If the notion of mindfulness meditation for beginners sounds daunting to you, there’s no need to worry!
Yeah, taking some time to sit down and come to stillness each day can be challenging at first. But you’ll find that if you stick with it, your meditation practice becomes like a friend you go to when you seek calm.
You may even start to look forward to it. (Some days.)
What Is Mindfulness?
Though it may come across as some lofty goal like enlightenment, mindfulness is something you already have. But if you’re not practicing it, you may not have much awareness of it.
Mindfulness is merely the ability to be fully present in the moment. It’s having an awareness of what you’re doing and where you are, and then taking it all in without judgment or criticism.
When you’re acutely aware of what you’re experiencing through your senses, that’s mindfulness. The same can be said for recognizing your state of mind as relayed by your thoughts and emotions.
The problem is, most of us are so busy or distracted that we’re often working from a fully reactive state and further deepening the neural pathways that create this stressful state. Growing research shows, however, that when you begin to train your brain to be mindful, you are actually changing those neural pathways.
That’s where mindfulness meditation comes in.
So What Exactly Is Mindfulness Meditation?
Meditation is not a thing. It’s not a goal. And it’s not a destination. You’re not coming to your seat to clear your head of all thoughts. That simply doesn’t happen.
What it is is an opportunity to experience the fullness of each and every moment. Again, that doesn’t mean that you’ll be blissfully floating on a cloud and feeling pure serenity for your allotted time. While there may be fleeting moments of that, you’ll more than likely be touring your brain and its inner workings.
You step back as a conscientious observer of yourself. What are you sensing? What are you feeling? What are you thinking? This is all done with curiosity rather than scolding or punishing. Instead, you train yourself to witness your unique experience with kindness and compassion.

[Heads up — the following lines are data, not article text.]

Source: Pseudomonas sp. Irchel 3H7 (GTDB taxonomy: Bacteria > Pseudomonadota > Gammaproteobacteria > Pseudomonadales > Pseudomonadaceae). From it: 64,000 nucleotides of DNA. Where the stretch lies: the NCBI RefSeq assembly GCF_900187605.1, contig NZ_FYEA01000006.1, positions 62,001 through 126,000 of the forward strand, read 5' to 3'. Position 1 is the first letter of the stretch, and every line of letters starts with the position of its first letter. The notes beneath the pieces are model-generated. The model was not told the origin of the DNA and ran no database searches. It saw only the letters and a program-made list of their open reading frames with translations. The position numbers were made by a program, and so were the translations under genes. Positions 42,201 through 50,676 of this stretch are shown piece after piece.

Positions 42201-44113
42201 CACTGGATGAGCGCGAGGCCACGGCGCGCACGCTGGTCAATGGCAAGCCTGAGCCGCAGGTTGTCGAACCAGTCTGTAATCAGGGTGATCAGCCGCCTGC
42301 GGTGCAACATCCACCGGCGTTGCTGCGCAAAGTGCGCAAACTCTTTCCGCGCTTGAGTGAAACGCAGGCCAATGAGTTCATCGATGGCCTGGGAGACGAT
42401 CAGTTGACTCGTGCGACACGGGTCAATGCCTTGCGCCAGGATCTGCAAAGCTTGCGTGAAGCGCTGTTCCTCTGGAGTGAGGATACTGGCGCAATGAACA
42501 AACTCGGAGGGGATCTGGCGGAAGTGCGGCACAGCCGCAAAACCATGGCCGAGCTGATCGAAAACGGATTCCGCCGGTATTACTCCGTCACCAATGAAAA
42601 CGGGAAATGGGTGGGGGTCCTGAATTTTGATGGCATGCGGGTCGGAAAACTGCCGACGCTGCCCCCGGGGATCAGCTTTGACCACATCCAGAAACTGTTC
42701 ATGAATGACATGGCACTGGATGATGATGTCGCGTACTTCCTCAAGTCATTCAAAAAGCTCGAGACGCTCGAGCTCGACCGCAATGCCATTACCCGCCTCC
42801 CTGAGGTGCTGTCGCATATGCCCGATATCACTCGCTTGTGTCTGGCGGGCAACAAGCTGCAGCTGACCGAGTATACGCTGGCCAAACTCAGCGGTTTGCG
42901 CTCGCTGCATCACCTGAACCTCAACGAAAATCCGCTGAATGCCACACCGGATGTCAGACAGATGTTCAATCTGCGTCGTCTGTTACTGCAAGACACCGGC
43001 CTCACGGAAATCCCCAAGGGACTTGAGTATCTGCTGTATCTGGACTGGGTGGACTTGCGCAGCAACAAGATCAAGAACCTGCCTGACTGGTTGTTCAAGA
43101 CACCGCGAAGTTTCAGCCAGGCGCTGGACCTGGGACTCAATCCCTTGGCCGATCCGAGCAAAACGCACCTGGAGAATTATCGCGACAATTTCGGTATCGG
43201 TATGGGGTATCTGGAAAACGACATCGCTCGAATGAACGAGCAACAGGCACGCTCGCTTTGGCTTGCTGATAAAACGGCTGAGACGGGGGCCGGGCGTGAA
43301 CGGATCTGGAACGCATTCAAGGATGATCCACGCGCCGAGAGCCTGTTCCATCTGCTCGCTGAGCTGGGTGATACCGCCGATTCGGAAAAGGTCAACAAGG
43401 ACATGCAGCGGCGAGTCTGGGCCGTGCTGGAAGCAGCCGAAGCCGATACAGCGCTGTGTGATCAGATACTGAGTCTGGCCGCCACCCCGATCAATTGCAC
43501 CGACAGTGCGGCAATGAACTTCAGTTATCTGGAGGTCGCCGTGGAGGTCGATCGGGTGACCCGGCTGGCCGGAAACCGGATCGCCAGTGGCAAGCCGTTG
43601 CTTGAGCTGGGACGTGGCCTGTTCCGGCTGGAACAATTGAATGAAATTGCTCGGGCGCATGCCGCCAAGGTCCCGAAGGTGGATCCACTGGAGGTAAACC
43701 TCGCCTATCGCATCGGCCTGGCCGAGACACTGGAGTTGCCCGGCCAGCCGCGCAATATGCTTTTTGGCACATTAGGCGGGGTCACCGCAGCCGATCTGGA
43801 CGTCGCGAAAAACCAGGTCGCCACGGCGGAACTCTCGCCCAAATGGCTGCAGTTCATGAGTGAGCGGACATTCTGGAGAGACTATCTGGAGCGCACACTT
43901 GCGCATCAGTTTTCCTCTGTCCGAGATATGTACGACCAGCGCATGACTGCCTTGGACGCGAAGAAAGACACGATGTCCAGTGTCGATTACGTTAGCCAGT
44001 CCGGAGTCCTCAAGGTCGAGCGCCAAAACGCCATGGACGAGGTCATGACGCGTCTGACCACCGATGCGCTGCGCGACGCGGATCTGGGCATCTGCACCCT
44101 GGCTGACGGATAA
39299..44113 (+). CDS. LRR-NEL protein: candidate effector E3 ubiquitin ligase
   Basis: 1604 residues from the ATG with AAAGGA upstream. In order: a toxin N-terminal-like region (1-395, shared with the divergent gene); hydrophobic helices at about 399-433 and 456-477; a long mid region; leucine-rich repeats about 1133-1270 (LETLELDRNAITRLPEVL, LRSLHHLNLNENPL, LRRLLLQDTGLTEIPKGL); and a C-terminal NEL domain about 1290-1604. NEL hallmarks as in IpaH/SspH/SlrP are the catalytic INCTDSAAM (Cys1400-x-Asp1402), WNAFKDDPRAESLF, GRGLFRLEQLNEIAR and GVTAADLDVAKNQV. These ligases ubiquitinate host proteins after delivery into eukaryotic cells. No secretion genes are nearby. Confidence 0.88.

Does Meditation Have a Point?
The brain is a problem-solving device. In moments when you’re not faced with a dilemma, the brain will make one for you. The dilemma is not always accurate, but that doesn’t matter. The brain will latch on and hold on for dear life.
But what your brain doesn’t comprehend is that it needs an occasional break. (It’s even working when you’re sleeping.) Meditation provides that. Because when you give your brain some leisure time to explore and play, you’ll start to find it operates more effectively when it does need to kick into gear.
Along with learning more patience and compassion, studies show that meditation also offers short-term benefits to the nervous system. With regular practice, you may notice lower blood pressure and heart rate, less anxiety, reduced cortisol levels, deeper relaxation, and overall feelings of well-being.
Current research is even looking at whether a consistent meditation practice may have positive effects on immune and cognitive function. Though at the end of the day, it’s important to reemphasize that you’re not trying to achieve a goal through meditation. You’re simply learning to be present.
So where to begin?
Mindfulness Meditation for Beginners
One of the greatest things about meditation is that you can do it almost anywhere and at any time. You don’t need any gear and it doesn’t cost you a cent.
We’ll be honest. When you first start meditating, it can feel maddening. If you’re not familiar with being with yourself, you may not always like what you see. But stick with it and you’ll reap the benefits.
You may want to start with a short amount of time (even as little as a minute or two) and then build up from there. You can start with the following steps.
1. Find a place where you feel safe and when you can sit or lie comfortably.
2. Once you’re settled, close your eyes.
3. Begin to pay attention to your breath. You’re not trying to change it or control it. Just let it do its thing.
4. Pay attention to how the breath affects your energy with each inhalation and exhalation. You may feel energized with the inhale and calmed by the exhale.
5. Notice how the breath moves through your body. Does is go all the way into the belly or stay more confined to the chest?
6. Just keep noticing the breath. Keep your attention there. When the mind starts to wander (and it will!!!), just keep bringing it back to the breath without changing or altering it.
Further Cultivate Your Practice
We hope our tips for mindfulness meditation for beginners help you get started on your meditation practice.
If you’re able to stay with the practice, you’ll recognize patterns in your thoughts and feelings and notice how quickly you try to label your experience. Then you eventually arrive at a place of inner balance.
And if you’re interested in pursuing other mindfulness practices such as yoga, contact us today. We can bring the practice right to your business organization, either on-site or virtually. Have a mindful 2023!